UK businesses ready to ‘cut out EU completely’ to bypass red tape ‘other doors opened!’

Brexit: Simon Spurrell says EU ‘effectively out of the equation’

Simon Spurrell from the Cheshire Cheese Company explained that other doors “have opened” for his company after Brexit. Speaking to Al Jazeera, he said: “The light switched on and it dawned on us that actually, this wasn’t going to be a quick fix. This wasn’t going to go away all of a sudden.

“One door closes, another one opens.

“We already ship to the UK and Canada.

“We could probably spend a heck of a lot less and fill that up by chasing business in other parts of the world and effectively leave the EU completely and utterly out of the equation for the time being.”

British businesses have been facing increasing pressure since the end of the Brexit transition period and the implementation of the new UK-EU trade deal introduced a swathe of new export documentation to fill.

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Michael Gove has vowed to “pull out all the stops” to help businesses adjust to new post-Brexit trade rules ahead of a meeting with industry leaders.

The Cabinet Office Minister chaired the Brexit business taskforce on Thursday evening to help businesses get “tailored support” to tackle export issues.

There is no disruption at UK ports, according to the Cabinet Office, but up to 5% of traffic has been turned back for either failing to meet customs requirements or a lack of a negative coronavirus test.

Some 371 enforcement notices were issued last week to lorries either for failure to have a Kent Access Permit or to comply with traffic management requirements.

New trading rules with the European Union came into effect almost a month ago when the post-Brexit transition period ended.

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Ahead of the meeting, Mr Gove said: “I would like to thank traders and hauliers for the preparations they made for the changes that came into force at the beginning of the year. There is currently no disruption at UK ports and goods continue to flow effectively.

“However, some businesses are facing challenges with specific aspects of our new trading relationship with the EU, and I want to let them know that we will pull out all the stops to help them adjust.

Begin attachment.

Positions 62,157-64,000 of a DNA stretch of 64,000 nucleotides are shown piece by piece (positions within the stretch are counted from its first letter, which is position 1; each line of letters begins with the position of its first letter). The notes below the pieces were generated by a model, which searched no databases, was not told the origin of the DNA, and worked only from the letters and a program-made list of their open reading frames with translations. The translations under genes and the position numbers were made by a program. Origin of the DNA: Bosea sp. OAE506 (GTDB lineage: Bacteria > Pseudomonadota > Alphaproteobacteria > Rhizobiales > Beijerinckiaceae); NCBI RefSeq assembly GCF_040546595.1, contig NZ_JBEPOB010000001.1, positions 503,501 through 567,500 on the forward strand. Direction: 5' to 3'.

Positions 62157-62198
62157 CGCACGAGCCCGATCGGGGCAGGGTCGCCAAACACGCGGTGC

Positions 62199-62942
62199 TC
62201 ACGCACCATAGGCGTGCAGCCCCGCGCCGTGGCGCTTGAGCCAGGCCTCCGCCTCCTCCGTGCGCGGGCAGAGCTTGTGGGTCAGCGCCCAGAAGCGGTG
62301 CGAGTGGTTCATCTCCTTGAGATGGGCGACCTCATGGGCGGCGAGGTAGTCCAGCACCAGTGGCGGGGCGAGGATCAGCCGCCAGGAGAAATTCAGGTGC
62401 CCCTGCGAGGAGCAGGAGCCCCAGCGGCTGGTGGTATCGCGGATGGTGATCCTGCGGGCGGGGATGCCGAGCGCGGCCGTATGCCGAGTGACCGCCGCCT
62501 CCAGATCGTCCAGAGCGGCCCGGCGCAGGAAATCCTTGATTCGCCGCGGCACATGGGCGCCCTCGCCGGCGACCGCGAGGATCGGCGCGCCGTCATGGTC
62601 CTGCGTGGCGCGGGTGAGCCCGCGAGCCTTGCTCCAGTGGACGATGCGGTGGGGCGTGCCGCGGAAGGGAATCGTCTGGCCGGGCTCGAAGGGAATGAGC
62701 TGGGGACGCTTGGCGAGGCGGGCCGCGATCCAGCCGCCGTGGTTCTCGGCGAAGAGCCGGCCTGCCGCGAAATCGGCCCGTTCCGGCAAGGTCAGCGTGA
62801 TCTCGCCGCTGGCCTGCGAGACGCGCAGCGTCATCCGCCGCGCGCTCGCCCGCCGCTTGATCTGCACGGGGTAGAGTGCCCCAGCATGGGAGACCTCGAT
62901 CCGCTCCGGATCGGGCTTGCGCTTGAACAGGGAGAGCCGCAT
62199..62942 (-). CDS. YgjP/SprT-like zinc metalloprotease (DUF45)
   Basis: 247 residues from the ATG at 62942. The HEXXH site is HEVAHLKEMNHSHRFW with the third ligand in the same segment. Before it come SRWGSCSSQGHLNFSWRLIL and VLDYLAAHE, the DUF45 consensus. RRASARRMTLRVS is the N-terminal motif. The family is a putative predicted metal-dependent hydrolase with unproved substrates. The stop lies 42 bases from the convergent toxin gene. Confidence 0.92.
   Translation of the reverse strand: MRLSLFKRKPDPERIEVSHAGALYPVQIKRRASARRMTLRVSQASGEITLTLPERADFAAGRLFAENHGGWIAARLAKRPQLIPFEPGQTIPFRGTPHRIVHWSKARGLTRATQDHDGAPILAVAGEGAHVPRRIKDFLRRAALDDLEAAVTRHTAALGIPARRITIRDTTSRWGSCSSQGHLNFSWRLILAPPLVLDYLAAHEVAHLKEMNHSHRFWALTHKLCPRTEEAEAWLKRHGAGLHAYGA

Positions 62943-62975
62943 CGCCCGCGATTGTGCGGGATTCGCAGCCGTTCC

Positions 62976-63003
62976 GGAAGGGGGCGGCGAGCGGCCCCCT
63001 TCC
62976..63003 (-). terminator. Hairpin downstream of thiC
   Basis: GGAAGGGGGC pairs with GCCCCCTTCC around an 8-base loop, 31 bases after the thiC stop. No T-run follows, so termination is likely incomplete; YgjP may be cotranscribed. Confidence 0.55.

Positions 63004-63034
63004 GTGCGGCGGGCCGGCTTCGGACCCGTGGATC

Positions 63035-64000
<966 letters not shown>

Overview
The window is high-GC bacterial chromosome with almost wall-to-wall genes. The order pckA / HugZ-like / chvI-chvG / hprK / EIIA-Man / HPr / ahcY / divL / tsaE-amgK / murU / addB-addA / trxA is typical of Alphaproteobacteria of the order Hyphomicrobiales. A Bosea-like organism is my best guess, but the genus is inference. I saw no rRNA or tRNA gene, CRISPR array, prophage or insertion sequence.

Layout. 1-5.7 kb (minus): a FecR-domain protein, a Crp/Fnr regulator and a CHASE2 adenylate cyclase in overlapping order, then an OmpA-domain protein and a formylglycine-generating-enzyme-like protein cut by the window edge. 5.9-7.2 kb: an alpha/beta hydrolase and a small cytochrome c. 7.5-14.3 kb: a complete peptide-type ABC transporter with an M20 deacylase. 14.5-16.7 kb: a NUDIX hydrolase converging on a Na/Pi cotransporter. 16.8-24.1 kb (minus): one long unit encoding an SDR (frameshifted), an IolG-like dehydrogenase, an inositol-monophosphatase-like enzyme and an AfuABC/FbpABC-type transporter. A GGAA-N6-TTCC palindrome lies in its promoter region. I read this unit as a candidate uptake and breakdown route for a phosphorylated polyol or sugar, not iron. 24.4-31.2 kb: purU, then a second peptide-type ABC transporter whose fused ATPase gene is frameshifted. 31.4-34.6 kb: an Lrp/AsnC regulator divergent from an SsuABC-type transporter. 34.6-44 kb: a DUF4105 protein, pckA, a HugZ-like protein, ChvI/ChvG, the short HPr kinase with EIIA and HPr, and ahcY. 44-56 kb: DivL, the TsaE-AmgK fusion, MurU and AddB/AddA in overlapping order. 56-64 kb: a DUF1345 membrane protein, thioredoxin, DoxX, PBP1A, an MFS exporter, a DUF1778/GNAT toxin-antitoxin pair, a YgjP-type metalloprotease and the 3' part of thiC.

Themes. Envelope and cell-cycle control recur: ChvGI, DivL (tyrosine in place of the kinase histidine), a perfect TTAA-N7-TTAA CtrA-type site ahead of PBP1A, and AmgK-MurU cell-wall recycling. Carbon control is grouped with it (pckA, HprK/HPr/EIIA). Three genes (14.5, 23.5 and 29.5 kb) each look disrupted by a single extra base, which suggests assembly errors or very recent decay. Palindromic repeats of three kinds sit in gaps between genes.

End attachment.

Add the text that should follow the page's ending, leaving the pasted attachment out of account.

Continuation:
“To this end, we have set up export helplines, invested millions in the customs intermediaries market, and continue to direct them to the Brexit Checker Tool to see exactly what actions they need to take.

“We will continue to work hand in hand with the businesses community through the Brexit business taskforce to get them the tailored support to tackle any outstanding issues.


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“Together we will seize new opportunities open to a fully independent, global-trading United Kingdom.”

Five business groups – the British Chambers of Commerce, Confederation of British Industry, Federation of Small Businesses, Institute of Directors and Make UK – described the meeting as “constructive”.

In a joint statement, they said: “The meeting was constructive, and we were pleased to have the opportunity to set out to Government the range and scale of the challenges our members are facing across the country as they seek to understand and adapt to the new requirements for doing business with the EU and Northern Ireland.

“A range of problems were discussed, including the substantial difficulties faced by firms adapting to the new customs processes, sizeable obstacles to moving goods through the Dover-Calais route and the shortage of informed advice from both government and specialist advisors alongside a number of others.

“It was recognised by all parties that the level of activity remained low post-Christmas and that further problems might appear as volumes begin to increase once stockpiled supplies were exhausted. Concerns were also raised on further disruption to trade flows when grace periods fall away in the coming months.”

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